The Game - Volleyball

About the sport  

Volleyball is a complex game of simple skills. The ball is spiked from up to 60 cm above the height of a basketball hoop (about 3.65 metres) and takes fractions of a second to travel from the spiker to the receiver. That means the receiver must assess incoming angle, decide where to pass the ball and then control their pass in the blink of an eye. A purely rebound sport (you can't hold the ball), Volleyball is a game of constant motion. 

A team can touch the ball three times on its side of the net. The usual pattern is a dig (an underarm pass made with the forearms), a set (an overhead pass made with the hands) and a spike (the overhead attacking shot). The ball is served into play. Teams can also try to block the opponent's spike as it crosses the net. A block into your own court counts as one of your three touches in Beach Volleyball, but not in Volleyball. 

Power and height have become vital components of international teams, but the ability of teams and coaches to devise new strategies, tactics and skills has been crucial for continued success. 

  • There are six players on court in a Volleyball team, who each must rotate one position clockwise every time their team wins back service from the opposition. Only the three players at the net positions can jump and spike or block near the net. The backcourt players can only hit the ball over the net if they jump from behind the attack line, also known as the three-metre line, which separates the front and back part of the court. 

  • Volleyball has developed into a very specialised sport. Most teams will include in their starting line-up a setter, two centre blockers, two receiver-hitters and a universal spiker. Only certain players will be involved with service reception. Players will also have specialist positions for attack and defence. Substitutions are allowed during the game.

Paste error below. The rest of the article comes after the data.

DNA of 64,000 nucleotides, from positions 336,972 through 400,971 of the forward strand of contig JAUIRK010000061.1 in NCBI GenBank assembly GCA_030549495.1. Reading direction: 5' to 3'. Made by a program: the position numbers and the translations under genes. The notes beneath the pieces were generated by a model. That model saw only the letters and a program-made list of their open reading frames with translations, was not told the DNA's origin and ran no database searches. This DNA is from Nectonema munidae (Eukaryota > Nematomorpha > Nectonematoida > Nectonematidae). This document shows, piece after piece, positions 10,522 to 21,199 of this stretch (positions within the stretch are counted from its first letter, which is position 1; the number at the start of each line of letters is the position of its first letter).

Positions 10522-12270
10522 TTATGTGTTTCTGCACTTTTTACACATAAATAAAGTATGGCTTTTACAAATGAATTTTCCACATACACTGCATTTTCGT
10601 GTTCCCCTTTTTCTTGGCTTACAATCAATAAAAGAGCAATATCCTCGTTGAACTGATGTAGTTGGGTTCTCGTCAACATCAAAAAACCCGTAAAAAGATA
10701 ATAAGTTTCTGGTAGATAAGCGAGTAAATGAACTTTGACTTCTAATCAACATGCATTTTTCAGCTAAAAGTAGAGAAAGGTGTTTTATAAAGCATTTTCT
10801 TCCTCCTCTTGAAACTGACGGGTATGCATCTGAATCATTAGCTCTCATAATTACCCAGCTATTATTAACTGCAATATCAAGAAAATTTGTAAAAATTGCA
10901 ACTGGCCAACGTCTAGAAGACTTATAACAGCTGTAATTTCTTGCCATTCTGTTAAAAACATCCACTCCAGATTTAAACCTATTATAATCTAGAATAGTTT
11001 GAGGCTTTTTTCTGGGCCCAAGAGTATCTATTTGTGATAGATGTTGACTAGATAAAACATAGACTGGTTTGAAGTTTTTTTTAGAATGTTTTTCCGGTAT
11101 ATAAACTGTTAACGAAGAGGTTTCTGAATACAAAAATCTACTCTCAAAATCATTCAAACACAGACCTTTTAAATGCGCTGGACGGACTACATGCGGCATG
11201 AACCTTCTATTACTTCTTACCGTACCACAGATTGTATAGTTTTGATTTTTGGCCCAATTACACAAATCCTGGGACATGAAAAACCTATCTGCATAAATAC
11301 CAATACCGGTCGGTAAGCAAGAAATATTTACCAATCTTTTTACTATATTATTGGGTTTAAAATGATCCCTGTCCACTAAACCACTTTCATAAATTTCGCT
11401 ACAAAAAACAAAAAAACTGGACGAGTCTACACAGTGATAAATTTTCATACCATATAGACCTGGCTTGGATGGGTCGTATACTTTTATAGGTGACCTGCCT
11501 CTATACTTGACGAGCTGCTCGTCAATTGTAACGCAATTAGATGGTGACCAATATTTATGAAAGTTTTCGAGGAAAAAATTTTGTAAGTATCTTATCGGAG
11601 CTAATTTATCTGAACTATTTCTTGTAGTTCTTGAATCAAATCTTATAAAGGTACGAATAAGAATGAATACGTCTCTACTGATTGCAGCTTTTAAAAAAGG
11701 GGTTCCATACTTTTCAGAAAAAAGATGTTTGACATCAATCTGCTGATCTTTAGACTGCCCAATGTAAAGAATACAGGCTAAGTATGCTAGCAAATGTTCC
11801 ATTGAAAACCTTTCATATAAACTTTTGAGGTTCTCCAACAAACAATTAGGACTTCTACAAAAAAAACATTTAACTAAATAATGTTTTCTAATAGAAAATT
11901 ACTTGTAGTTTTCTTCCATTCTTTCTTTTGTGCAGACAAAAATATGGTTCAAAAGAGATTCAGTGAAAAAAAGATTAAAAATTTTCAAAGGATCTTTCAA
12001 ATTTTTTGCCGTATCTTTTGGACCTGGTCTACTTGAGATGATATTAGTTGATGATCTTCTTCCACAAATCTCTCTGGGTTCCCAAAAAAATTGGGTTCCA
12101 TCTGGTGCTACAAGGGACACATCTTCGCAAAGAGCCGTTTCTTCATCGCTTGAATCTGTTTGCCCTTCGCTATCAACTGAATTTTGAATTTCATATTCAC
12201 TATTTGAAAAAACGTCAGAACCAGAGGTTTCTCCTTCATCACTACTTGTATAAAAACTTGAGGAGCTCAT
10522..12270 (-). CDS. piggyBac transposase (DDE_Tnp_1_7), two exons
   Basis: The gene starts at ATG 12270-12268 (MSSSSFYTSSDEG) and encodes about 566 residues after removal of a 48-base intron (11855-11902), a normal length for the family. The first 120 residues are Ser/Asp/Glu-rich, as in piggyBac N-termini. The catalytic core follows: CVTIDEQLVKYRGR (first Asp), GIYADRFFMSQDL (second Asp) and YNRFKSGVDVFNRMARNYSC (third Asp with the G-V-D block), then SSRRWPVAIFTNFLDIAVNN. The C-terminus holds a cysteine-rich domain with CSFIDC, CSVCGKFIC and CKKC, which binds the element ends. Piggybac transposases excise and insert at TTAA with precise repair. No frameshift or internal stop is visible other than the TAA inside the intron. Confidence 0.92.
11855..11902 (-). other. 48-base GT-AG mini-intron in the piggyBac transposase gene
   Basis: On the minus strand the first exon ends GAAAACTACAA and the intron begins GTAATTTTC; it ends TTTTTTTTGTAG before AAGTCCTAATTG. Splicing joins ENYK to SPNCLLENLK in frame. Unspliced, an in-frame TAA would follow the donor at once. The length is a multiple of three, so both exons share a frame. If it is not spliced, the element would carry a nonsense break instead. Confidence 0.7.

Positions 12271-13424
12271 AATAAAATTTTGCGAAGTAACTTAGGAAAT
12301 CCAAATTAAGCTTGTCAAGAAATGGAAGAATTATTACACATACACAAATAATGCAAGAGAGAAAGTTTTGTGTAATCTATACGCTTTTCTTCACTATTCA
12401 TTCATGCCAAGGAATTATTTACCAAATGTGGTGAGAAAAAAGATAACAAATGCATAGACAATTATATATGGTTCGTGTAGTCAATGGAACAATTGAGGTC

• From 1998, Volleyball used a new scoring system. Teams scored a point on every rally (rally point system), regardless of which team served. Formerly, a team could only win a point if it served the ball. Winning the serve back from the opposition was known as a side-out. 

  • Matches are played best of five sets. The first four sets are played to 25 points, with the final set being played to 15 points. A team must win a set by two points. There is no ceiling, so a set continues until one of the teams gains a two-point advantage. Previously, all sets were to 15 points, with the first four sets having a ceiling of 17 and the final set requiring at least a two-point winning advantage. 

  • From 1996, the FIVB introduced a new specialist role: the libero. This player wears a different coloured uniform from the rest of the team and can be substituted in backcourt for any player on the team. The libero cannot serve, spike the ball over the net or rotate into the front-line positions, but plays a vital role for the team in serve reception and backcourt defence. There must be at least one point played between a libero substituting off for a player and going back on the court for another player hence he/she cannot be on the court for the whole game. The libero has added an extra dimension to backcourt defence, improving the reception of teams, lengthening the rallies and giving a vital role to shorter players.

A serve begins each rally. A player must hit the ball with his or her hand over the net to land inside the lines of the court. Players may serve underarm or overarm (hardly anyone at elite level would offer an underarm serve). A popular serve is the "jump" or "spike" serve: the player jumps and serves the ball while airborne. 

Each player gets only one chance to serve. The serve can touch the net and continue into the opponent's court. Before this rule was introduced, a net touch on service ended the rally and the point was awarded to the receiving team.